One of the biggest decisions car buyers have to make long before looking at models or specs is whether to shop for diesel or petrol. Brendon Carpenter, Brand Marketing Manager at Suzuki South Africa, says this issue is debatable and hotly contested.Broadly speaking, the difference is that commercial cars, like bakkies, use diesel, but recreational cars use petrol - though there are many other distinctions between the two. For one, diesel cars are more expensive off the showroom floor, but are markedly more fuel efficient. Says the Automobile Association, “On average, diesel engines consume between 25% and 30% less fuel than their petrol counterparts.” However, the different fuel choices lead to a good many other differences too.
There used to be the negative perception that diesel cars were slower, smellier, noisier, and more expensive than petrol cars. Diesels have closed the gap significantly in these categories over the past decade.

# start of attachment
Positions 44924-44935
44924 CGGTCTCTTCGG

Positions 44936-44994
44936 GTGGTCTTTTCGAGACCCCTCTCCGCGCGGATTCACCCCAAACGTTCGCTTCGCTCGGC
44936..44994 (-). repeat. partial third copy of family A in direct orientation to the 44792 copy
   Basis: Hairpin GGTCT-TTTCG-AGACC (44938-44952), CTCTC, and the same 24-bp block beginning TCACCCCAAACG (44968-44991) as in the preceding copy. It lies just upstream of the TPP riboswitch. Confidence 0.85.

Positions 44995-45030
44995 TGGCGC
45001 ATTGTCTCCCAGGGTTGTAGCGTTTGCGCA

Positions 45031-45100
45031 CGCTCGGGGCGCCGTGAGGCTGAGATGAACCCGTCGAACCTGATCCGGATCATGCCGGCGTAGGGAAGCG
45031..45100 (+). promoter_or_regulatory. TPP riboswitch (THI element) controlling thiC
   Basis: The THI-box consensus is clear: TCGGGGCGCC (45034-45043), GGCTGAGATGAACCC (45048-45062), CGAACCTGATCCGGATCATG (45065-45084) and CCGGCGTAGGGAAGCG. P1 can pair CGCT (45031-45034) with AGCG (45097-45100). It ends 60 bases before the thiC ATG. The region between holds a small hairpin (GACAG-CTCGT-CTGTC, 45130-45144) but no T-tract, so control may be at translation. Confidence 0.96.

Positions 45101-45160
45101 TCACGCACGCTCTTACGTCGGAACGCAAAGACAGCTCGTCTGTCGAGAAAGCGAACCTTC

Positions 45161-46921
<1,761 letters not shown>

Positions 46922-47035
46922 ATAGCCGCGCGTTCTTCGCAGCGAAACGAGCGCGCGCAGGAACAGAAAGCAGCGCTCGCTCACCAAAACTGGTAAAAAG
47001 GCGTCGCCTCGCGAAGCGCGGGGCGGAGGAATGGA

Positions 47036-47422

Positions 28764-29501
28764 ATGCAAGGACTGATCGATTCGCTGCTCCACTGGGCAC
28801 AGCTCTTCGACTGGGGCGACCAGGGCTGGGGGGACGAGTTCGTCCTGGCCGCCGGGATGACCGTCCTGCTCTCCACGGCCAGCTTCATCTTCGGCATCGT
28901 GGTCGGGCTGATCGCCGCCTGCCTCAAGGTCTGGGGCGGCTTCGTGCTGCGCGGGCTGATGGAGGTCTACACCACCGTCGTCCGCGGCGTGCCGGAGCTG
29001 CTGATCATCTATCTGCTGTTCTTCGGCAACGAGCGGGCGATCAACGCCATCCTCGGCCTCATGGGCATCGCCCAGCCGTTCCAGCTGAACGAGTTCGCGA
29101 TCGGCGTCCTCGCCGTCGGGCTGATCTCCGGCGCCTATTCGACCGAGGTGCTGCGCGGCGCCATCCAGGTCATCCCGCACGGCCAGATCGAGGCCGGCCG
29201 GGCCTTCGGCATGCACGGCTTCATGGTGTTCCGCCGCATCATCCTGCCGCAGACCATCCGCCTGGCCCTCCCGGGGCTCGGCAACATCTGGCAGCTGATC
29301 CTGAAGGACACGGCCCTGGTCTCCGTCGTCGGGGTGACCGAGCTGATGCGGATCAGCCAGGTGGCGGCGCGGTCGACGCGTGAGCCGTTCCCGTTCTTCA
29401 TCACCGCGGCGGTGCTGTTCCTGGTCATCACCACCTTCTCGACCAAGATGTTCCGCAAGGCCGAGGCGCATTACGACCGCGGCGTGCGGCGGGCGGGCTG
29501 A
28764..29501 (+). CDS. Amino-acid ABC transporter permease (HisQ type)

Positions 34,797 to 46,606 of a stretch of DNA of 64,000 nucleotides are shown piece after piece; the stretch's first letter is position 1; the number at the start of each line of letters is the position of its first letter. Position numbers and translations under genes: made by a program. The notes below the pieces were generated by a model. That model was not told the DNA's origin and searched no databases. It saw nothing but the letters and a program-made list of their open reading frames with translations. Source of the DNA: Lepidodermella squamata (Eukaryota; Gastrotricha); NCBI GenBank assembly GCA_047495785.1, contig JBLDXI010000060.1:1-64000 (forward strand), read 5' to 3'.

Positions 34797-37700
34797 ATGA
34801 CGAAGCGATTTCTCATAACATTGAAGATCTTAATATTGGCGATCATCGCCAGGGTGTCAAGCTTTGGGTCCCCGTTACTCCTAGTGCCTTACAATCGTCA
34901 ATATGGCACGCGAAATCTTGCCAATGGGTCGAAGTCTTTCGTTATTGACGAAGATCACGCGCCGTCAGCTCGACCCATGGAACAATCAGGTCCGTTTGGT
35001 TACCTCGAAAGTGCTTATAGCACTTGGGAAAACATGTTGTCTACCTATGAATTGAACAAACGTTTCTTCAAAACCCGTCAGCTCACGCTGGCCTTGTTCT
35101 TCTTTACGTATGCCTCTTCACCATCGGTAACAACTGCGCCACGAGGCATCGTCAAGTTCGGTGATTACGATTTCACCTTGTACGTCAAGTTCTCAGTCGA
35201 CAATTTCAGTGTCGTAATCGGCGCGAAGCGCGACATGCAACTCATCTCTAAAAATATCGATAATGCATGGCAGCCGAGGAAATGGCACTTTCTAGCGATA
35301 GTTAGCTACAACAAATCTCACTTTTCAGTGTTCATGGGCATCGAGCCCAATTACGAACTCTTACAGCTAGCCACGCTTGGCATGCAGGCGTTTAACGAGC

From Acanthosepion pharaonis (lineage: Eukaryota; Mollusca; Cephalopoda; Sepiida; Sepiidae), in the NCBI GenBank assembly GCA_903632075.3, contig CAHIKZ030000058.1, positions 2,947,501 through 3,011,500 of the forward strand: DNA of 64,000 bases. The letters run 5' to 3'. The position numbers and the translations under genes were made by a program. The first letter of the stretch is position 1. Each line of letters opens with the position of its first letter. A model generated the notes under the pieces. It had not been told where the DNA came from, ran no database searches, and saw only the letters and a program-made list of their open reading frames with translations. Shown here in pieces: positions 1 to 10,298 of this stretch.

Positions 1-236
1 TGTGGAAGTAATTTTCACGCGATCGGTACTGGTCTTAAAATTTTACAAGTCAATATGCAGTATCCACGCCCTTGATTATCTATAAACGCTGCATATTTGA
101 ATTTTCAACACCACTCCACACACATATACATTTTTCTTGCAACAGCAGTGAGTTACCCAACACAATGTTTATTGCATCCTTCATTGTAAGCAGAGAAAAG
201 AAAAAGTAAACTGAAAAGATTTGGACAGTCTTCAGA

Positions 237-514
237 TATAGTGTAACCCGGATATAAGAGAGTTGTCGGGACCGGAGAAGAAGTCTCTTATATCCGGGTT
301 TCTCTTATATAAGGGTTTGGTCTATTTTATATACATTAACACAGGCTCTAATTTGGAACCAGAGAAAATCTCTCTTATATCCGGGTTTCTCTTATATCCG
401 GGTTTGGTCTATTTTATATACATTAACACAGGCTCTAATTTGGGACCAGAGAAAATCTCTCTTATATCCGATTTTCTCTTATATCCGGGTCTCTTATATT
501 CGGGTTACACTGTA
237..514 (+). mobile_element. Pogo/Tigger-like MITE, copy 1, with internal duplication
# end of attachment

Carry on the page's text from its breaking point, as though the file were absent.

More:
There is a school of thought that maintains diesel engines are more harmful than previously believed, emitting toxic particles into the atmosphere.
However, modern diesel cars have highly efficient filters that capture these particles and a study by the University of Montreal showed petrol cars emitted up to 62 times more lung-damaging pollution in cold weather than their diesel counterparts.
Dr Patrick Hayes, of the University of Montreal, said: "Diesel has a bad reputation because you can see the pollution but it's actually the invisible pollution that comes from petrol cars that is worse.”
Engineering Explained goes into some of the more technical differences between the petrol and diesel below; specifically looking at how the different engines function. A quote from the video: “Gasoline engines attempt to keep the compression ratio so that the air-fuel mixture does not rise above the self-ignition temperature. Diesel engines, on the other hand, use higher compression ratios, leading to more torque and better fuel economy."